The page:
Our CPR/AED courses include Adult, Child and Infant techniques. Additionally, our CPR certification course includes training on the use of an Automated External Defibrillator (AED). The CPR/AED certification is valid for 2 years.
Chapter 23: Burn Emergencies
The skin is the body’s largest organ. A burn is an injury to this organ, the skin. Burn treatments vary based on the severity of the injury.
Faulty appliances (i.e., space heaters)
Fire / Flame (i.e., matches)
Heat (i.e., hot liquid, steam)
Kitchen accidents (i.e., hot surfaces – stoves, ovens, irons)
Motor vehicle accidents
Signs and Symptoms:
Coughing, difficulty breathing, wheezing (burned airway)
Numbness in the skin
Red, white or charred skin
Common Emergency Example(s):
First Degree Burn (Superficial):
A first degree burn affects only the uppermost or outer layer of the skin. This burn causes mild redness, swelling and pain.
Second Degree Burn (Partial Thickness):
A second degree, or partial thickness, burn affects both the upper layer of the skin and the skin underneath it. Some specific symptoms for this burn include: redness, swelling, pain and blistering.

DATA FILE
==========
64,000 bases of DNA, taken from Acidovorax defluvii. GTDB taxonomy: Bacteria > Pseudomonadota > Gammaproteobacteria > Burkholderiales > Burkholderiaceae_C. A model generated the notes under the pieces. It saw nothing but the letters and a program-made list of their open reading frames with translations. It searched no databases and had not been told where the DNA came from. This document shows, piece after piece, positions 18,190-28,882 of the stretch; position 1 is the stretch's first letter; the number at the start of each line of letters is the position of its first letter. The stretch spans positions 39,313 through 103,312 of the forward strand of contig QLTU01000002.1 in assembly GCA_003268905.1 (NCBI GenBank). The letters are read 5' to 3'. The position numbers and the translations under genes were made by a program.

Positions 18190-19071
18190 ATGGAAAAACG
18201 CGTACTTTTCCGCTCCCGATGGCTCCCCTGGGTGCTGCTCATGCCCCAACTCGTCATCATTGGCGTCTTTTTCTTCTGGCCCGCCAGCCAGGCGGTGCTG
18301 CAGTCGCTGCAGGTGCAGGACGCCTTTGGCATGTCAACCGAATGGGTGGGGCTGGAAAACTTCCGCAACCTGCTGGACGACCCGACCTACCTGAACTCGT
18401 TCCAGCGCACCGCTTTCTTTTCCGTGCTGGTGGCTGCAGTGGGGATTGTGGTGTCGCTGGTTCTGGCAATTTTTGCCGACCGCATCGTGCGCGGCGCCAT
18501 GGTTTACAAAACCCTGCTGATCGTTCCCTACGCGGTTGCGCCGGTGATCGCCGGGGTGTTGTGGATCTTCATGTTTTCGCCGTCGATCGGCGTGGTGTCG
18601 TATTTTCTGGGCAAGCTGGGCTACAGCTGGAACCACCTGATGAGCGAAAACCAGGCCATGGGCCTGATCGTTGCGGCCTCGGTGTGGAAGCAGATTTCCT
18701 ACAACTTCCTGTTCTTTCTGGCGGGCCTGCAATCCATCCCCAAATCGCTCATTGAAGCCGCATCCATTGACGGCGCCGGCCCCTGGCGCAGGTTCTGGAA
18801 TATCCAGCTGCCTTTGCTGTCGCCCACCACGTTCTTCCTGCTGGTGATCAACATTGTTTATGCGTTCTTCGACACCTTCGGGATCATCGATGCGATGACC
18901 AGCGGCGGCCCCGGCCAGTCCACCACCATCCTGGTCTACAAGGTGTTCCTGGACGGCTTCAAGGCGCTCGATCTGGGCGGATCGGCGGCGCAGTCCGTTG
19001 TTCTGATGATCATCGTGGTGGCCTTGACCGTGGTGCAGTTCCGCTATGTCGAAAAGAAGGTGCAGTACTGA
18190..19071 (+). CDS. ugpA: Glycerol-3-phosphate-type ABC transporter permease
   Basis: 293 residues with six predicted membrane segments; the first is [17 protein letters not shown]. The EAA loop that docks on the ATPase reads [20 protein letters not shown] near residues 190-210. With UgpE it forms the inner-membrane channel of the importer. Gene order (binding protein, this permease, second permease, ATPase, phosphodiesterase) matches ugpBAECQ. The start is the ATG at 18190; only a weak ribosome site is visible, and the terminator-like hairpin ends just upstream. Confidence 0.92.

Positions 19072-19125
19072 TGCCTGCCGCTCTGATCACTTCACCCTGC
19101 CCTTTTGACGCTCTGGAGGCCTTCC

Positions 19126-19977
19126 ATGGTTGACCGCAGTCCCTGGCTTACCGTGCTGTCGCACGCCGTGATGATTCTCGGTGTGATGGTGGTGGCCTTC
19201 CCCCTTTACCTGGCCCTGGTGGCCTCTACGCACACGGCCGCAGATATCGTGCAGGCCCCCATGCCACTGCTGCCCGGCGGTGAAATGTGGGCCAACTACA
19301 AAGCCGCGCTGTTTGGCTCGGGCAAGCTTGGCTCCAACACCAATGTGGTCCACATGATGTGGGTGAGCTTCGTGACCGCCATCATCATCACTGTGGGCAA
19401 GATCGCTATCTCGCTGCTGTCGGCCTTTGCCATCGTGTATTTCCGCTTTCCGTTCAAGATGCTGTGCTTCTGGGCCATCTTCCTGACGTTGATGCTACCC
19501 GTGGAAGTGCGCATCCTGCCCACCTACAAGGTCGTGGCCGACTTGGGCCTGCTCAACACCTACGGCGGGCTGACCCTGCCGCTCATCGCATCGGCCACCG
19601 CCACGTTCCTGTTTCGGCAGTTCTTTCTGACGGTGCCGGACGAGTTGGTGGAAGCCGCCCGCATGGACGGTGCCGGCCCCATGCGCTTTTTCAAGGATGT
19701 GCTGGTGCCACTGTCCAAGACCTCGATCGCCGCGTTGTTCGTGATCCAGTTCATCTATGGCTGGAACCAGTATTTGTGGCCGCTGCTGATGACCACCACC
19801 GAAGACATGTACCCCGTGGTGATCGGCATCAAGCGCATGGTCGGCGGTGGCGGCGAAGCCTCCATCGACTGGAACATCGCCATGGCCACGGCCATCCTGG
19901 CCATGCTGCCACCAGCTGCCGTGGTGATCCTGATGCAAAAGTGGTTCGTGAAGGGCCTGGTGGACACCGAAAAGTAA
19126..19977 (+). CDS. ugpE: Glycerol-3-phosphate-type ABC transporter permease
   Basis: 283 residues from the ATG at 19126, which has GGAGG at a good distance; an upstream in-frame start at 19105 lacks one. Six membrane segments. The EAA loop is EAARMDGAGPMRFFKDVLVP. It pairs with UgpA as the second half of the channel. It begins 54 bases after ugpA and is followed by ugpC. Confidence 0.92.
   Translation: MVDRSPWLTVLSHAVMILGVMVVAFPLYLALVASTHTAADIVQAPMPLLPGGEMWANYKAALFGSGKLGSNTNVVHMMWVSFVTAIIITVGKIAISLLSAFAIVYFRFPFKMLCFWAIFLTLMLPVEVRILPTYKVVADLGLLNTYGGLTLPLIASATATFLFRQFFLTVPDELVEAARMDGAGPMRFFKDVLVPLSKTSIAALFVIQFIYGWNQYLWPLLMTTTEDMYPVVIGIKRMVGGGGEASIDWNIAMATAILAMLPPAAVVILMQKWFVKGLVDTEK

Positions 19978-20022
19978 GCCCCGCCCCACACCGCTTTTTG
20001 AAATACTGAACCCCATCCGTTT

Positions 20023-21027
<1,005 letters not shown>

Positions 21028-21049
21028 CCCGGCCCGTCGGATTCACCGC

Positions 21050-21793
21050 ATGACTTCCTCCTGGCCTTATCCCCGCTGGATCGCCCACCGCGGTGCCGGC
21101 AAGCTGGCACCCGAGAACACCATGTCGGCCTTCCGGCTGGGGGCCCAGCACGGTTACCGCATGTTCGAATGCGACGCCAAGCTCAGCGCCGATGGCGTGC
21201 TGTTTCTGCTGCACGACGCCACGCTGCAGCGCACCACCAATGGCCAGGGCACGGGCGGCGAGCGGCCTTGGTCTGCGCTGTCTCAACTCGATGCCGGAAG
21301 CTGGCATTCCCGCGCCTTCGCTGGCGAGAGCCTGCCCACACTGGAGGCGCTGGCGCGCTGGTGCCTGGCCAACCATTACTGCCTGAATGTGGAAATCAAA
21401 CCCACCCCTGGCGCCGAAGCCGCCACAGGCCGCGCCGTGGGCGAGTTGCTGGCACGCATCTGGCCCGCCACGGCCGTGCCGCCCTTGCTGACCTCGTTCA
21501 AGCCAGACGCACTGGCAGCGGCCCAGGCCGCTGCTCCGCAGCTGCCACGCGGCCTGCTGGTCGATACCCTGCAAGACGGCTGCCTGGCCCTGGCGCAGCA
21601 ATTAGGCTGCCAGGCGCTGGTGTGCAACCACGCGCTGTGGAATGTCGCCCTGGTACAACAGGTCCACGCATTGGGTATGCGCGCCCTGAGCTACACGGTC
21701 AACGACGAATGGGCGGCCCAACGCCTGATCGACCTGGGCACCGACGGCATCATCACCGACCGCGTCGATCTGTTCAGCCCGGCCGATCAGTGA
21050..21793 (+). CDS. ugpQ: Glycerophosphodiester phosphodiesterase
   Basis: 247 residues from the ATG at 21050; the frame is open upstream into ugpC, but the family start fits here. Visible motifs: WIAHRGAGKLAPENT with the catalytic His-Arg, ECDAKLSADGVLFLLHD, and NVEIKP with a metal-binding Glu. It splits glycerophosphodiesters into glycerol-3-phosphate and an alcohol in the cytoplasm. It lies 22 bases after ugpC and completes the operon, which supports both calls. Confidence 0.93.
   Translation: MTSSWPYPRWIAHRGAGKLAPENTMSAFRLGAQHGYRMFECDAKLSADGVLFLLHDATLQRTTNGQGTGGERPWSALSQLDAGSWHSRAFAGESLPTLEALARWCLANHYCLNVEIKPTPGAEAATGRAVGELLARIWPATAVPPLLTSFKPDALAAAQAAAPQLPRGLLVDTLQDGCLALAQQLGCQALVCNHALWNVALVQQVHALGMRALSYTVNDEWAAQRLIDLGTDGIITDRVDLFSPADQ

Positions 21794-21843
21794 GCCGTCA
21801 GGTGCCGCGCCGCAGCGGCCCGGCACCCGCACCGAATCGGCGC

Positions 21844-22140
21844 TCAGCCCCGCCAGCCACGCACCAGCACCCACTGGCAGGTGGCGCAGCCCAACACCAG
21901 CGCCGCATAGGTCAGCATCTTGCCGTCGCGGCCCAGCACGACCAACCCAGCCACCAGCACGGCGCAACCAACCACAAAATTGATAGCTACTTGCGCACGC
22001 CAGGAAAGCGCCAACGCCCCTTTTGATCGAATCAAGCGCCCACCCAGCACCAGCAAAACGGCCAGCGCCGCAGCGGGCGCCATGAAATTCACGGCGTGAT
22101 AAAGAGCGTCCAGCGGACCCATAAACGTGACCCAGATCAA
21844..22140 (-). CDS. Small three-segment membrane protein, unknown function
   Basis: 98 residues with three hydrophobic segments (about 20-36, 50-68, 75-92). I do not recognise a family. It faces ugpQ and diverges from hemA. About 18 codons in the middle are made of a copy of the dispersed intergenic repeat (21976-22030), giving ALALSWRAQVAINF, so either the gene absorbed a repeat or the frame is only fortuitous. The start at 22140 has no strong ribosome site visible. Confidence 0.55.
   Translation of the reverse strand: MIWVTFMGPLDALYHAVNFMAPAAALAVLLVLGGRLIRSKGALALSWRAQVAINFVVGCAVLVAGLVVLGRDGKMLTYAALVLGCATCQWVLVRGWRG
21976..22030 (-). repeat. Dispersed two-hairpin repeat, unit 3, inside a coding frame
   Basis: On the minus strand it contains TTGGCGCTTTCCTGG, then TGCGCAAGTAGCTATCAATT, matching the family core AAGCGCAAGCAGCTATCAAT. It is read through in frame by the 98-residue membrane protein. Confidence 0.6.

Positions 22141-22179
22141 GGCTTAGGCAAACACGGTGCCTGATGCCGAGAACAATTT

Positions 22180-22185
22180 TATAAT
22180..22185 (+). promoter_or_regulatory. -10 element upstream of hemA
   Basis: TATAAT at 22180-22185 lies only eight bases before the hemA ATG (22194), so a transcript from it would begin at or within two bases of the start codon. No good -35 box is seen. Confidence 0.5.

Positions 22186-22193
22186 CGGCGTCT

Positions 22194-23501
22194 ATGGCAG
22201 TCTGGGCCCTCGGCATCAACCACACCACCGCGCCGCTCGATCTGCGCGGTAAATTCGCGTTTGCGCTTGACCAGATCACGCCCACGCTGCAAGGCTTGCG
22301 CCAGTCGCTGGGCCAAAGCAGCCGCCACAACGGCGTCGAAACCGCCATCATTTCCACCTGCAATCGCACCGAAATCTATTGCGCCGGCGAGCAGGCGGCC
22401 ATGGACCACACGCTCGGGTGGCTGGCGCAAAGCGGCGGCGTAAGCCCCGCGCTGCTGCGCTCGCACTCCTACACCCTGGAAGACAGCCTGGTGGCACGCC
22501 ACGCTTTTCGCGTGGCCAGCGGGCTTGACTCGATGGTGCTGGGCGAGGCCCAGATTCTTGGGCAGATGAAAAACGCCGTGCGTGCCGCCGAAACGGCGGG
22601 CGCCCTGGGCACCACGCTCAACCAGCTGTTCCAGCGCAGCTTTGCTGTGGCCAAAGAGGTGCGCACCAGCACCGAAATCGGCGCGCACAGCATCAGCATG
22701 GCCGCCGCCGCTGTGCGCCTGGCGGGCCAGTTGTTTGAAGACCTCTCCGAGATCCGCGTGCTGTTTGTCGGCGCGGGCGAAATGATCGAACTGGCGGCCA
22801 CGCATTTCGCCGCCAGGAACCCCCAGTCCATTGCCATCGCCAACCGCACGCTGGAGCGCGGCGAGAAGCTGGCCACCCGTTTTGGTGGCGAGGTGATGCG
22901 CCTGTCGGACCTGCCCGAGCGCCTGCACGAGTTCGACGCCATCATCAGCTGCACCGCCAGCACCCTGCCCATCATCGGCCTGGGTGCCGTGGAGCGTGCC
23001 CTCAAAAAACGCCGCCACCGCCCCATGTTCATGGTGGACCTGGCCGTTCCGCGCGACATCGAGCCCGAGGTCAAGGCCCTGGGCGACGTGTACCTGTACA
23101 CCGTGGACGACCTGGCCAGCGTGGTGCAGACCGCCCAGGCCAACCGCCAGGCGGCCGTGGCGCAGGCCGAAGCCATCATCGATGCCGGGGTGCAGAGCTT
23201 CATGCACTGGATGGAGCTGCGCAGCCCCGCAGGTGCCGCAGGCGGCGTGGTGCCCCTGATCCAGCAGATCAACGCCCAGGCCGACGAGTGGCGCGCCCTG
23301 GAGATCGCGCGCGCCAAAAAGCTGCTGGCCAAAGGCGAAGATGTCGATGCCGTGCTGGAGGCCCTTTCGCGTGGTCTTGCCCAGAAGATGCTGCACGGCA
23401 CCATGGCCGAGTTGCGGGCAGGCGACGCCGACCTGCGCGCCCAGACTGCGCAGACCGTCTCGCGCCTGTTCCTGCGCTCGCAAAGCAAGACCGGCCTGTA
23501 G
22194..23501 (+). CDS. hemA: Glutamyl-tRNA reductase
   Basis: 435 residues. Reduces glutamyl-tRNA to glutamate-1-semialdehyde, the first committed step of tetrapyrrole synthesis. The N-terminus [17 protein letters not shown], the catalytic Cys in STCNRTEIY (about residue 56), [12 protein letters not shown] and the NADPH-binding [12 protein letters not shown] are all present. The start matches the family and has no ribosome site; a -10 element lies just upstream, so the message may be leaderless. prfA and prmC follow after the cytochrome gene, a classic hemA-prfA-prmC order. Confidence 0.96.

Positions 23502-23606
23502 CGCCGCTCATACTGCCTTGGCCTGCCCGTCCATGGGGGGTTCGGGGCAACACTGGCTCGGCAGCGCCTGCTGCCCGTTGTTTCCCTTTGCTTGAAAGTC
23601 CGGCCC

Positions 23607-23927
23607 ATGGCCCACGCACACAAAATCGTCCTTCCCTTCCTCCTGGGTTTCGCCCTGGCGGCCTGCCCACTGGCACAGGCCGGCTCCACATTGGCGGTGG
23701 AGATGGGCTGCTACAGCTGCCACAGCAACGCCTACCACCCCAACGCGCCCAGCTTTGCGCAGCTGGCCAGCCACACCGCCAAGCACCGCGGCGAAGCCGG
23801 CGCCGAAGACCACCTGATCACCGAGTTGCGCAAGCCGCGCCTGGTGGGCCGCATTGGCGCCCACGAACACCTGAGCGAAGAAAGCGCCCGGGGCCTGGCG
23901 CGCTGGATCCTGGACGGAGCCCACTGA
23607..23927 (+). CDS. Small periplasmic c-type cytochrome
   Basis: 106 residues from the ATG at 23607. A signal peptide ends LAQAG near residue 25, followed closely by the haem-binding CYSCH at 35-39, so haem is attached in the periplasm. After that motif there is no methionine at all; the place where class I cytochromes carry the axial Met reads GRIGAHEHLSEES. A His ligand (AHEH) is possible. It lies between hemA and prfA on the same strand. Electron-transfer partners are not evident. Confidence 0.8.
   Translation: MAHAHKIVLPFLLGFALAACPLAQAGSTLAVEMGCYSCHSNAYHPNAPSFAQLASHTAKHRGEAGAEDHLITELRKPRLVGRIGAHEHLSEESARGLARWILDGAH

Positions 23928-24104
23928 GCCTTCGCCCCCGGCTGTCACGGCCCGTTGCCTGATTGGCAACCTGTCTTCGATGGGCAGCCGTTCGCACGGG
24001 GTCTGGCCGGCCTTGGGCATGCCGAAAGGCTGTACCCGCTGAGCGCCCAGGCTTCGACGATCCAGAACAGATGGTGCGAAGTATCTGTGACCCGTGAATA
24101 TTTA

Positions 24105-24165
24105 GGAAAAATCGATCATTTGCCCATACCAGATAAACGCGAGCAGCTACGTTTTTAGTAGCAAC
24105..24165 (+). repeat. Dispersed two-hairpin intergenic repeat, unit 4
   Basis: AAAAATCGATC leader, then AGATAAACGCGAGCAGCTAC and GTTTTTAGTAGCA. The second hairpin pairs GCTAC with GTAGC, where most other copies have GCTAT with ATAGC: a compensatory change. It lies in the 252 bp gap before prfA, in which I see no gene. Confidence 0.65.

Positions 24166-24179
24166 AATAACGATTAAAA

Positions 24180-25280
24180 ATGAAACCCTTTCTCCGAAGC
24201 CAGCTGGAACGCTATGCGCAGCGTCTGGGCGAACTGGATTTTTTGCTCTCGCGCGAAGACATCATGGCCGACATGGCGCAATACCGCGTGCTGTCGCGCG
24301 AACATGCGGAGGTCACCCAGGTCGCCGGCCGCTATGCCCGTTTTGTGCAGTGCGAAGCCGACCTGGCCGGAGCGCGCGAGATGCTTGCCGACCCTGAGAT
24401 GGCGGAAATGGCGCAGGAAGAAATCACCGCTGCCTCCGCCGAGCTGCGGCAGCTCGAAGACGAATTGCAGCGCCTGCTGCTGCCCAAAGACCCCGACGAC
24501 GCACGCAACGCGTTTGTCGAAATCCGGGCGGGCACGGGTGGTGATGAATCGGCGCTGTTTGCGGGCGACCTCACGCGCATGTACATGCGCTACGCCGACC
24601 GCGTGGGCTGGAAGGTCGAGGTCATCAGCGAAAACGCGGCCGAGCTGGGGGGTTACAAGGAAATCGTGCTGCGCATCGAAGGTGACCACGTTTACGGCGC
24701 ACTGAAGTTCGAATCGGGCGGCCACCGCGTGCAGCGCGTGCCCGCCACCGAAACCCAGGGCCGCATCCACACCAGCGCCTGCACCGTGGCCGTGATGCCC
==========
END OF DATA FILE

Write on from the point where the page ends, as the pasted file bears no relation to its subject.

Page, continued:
Third Degree Burn (Full Thickness):
A third degree, or full thickness, burn is the most severe and destroys the deep layers of the skin. This can lead to numb skin and white or blackened skin.
- Apply ointments or any household remedies to severe burns
- Blow air or cough on the burn
- Disturb any blister or charred skin
- Give the person anything to eat or drink if the burn is severe
- Place a severe burn under ice-cold water
- Remove anything that is stuck to the burn
- Touch the burn and risk infection
- Use any kind of dressing that may stick to the burn
First Aid Actions / Treatment:
- Assess the scene and check for your safety, especially at the scene of an electrical injury. Stay clear of the person if he / she is in contact with a power source that is on.
- Get a First Aid kit and wear personal protective equipment.
- If someone is on fire, have them Stop, Drop, and Roll – cover with a wet blanket to put the fire out. Replace with a dry blanket when the fire is out.
- Activate EMS (Call 9-1-1) if the burn is severe (third-degree burn) or the scene becomes unsafe.
- Remove clothing or jewelry that is NOT stuck to the skin / burn.
- Cool all burns with cold water (not ice-cold water; don’t use ice) until the burning subsides; cover with a dry, sterile dressing.
- If necessary in severe conditions, provide CPR. If you do not know how, give Hands-Only CPR.